Saturday morning we drove to breakfast at an old beach hotel. I looked at her across the table and realized I’d forgotten her loopy funny laugh and how much she made me smile. She told me she’d forgotten how truly comfortable we were together and that secretly she hadn’t expected our reunion to feel this good. We ordered a second cup of coffee and lingered at the table. Then I asked her if she remembered the way we used to say the same thing at the same time — that telepathic connection. She laughed. She said it was a trick her grandmother taught her, to say a word a split second after someone else, as if you’d shared the same thought. Her grandmother told her it would make her popular.
I was crushed. After all this time, that closeness I remembered, that rare connection, was all a trick? I guess she’d never heard my longing thoughts from the Alps or any other place over the last 25 years. I felt disappointed but hid it.
Next we took a long walk on the beach, daydreaming about exotic houses and making up quirky stories about the people who lived in them. While we did I looked at the woman she’d become. My fantasy of a rare psychic closeness was shattered, but somewhere deep down I think I knew it was self-delusional all along. Here was the real woman, not the illusion.
I told her I believed the telepathy was true all those years ago. She looked at me and smiled. She went on to remind me that she was an only child, the child of parents who were only children and when her mother died she wouldn’t have anyone else in the world. I imagined her as a lonely child, the one that learned an innocent trick to bring her closer to people. As a younger man I would have resented her trick and blown up at the deception. But now I could see she never meant any harm. So we didn’t have telepathic powers. So what? Maybe we still had something. Without any tricks.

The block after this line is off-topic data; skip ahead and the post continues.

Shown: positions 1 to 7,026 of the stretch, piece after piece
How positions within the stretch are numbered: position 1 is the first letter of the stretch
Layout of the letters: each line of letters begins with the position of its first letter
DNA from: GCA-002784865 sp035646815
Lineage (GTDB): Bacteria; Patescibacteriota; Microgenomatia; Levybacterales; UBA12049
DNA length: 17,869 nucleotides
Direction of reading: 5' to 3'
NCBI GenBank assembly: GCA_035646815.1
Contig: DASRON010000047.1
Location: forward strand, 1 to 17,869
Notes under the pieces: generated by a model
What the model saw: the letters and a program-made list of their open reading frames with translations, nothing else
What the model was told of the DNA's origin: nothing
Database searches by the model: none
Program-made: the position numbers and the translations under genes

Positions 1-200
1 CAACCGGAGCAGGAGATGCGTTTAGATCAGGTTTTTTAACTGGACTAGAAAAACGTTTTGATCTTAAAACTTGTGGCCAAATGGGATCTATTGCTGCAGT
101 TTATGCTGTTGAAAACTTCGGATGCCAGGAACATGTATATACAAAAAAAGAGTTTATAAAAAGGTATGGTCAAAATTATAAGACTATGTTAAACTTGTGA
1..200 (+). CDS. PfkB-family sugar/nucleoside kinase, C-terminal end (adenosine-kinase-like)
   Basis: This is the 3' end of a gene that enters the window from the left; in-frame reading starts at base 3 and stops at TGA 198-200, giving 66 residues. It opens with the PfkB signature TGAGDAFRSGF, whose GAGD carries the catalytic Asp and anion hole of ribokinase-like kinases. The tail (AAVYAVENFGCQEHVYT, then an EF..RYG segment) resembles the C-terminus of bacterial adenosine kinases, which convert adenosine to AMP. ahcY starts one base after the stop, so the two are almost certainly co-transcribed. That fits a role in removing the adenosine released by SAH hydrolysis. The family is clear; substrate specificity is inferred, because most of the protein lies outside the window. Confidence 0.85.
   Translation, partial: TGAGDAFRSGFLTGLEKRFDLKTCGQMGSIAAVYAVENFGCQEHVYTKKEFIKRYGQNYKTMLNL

The rest of that day it felt like time stood still, passing the afternoon talking and people-watching from a park bench. I took every opportunity to smell the scent of her neck and feel the touch her hair. I wanted to experience her with every sense. I wanted to remember every second. She told me she was happy.
And then on Sunday it was over. Fifty hours after picking me up, my old girlfriend drove me back to the airport so I could take my flight back to Baltimore. Fifty hours. An hour for each year we’d been alive. A miniature lifetime packed into one weekend.
When she pulled up to the curb we both got out and kissed. With a soft tear in her eye she said she wanted to see me again and I said I wanted to see her again. We talked about maybe getting together for Christmas, but we both knew that was far away. Then we both said that maybe one of us would be in another relationship by then and then…we stopped talking.
Silently we moved toward one another and softly held each other’s face. We put our noses together and got as close as we could possibly get — so close that it looked like we each had only one big eye. The rest of the world disappeared. We both drank in that look, that intimate, one-eyed, crazy look. Neither of us said another word. We just froze and stood there, basking in the glow of that romantic weekend. We’d found each other again and now we didn’t know what to do.
The reality remained that we’d carved out lives on opposite ends of a continent. We knew that when we woke up the next day we’d be 3,000 miles apart. And I believe we both knew we’d never have anything greater than this moment. The weekend was a rare gift, but we were going back to separate lives.
Instead of trying for more and winding up with less, we left it all right there, as it was, a perfect, breathless, fleeting moment of reality. It’s already an actual memory now, as I take my flight, more powerful than half a lifetime of illusions.
Jeff Dugan is a documentary television producer and the author of The Final Days of Jimi, Janis and Brian. Read more here.